European E Journal of Clinical Nutrition and Metabolism
Volume 5, Issue 4, Pages e155-e165 (August 2010)
Tracy S. Moreiraa, Mazen J. HamadehbCorresponding Author Informationemail address
Received 12 August 2009; accepted 1 May 2010. published online 14 June 2010.
Physical inactivity, poor nutrition practices and obesity contribute significantly to the development of T2DM, however increasing evidence suggests that vitamin D deficiency may play a role in the pathogenesis of T2DM. T2DM manifests as a result of insulin resistance, increased hepatic glucose production and ?-cell failure. Vitamin D deficiency increases insulin resistance and decreases insulin secretion in humans and animal models.
Conversely, vitamin D supplementation restores insulin secretion and decreases insulin resistance and plasma glucose in humans and animal models. Vitamin D metabolites are thought to play a role in increasing insulin sensitivity and facilitating insulin exocytosis. Vitamin D has also been shown to decrease inflammatory cytokines which play a role in insulin resistance and ?-cell apoptosis.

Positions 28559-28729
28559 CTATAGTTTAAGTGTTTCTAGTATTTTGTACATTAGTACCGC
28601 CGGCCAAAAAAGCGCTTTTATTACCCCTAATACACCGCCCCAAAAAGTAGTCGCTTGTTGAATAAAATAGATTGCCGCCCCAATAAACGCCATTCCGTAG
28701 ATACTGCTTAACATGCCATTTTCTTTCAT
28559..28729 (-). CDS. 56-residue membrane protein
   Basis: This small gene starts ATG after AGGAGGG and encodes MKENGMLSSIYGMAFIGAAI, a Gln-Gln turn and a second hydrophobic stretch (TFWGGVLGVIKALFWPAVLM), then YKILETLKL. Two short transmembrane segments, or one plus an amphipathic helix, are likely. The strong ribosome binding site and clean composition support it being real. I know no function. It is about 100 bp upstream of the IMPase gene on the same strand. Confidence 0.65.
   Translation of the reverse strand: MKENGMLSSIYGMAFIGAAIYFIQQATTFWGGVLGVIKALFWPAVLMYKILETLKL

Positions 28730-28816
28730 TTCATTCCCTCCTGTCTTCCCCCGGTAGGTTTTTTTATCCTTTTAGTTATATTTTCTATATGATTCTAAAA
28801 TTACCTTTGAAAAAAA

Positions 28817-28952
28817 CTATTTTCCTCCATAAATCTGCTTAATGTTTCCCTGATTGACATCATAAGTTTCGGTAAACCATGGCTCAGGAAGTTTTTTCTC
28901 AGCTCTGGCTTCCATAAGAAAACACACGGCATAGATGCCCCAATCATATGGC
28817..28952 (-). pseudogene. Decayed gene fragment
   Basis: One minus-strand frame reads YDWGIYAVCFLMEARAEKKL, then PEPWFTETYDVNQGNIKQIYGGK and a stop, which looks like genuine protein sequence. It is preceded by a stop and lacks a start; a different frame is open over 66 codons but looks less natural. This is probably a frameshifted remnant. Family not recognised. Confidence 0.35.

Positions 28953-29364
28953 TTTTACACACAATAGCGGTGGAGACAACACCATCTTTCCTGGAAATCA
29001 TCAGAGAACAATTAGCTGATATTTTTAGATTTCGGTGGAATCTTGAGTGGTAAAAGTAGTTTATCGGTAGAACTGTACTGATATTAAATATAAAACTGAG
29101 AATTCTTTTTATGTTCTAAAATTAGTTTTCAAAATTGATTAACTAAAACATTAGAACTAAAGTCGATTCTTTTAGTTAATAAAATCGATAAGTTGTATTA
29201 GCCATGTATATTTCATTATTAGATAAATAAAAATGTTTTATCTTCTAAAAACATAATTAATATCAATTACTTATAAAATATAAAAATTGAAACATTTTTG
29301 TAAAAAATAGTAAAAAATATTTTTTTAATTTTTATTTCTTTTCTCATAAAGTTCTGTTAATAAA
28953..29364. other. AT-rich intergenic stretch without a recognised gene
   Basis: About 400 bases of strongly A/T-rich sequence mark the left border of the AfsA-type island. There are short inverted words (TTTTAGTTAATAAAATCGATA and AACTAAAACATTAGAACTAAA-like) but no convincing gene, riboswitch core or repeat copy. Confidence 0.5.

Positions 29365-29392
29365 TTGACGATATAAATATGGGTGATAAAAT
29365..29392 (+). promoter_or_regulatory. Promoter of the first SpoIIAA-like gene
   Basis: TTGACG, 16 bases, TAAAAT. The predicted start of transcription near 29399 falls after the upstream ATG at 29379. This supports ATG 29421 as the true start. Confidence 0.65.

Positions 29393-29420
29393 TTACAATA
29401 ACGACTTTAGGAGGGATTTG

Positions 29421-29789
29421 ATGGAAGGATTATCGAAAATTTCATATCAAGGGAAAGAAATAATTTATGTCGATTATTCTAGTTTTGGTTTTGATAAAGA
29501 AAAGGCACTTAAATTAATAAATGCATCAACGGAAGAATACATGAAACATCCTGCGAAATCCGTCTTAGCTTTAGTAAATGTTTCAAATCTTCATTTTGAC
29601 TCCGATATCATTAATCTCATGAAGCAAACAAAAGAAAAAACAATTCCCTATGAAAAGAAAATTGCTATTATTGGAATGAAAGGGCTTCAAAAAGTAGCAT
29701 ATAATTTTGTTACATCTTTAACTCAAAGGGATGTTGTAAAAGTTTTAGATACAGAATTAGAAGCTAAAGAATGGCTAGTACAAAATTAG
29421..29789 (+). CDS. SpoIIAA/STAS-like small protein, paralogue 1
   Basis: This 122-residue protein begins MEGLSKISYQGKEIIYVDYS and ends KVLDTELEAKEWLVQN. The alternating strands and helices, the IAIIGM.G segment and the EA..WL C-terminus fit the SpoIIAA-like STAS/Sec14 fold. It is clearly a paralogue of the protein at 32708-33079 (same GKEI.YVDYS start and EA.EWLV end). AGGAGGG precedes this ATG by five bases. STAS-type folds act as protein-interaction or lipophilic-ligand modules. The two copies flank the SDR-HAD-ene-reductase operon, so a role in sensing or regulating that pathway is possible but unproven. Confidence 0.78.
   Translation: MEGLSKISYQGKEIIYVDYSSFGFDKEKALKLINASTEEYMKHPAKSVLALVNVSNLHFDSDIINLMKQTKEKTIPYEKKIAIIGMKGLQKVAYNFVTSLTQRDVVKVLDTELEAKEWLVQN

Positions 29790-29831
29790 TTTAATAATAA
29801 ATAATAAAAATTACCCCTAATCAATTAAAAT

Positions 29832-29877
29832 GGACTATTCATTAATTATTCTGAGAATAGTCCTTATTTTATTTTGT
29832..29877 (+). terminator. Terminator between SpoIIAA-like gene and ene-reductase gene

Human studies have shown an inverse association between dairy intake and the risk of T2DM. The inverse association between vitamin D and dairy intake and the risk of T2DM may be due to the fact that dairy products are high in more readily absorbable calcium and are often fortified with vitamin D.
Vitamin D deficiency is positively associated with insulin resistance and T2DM; however more research is needed to understand this relationship.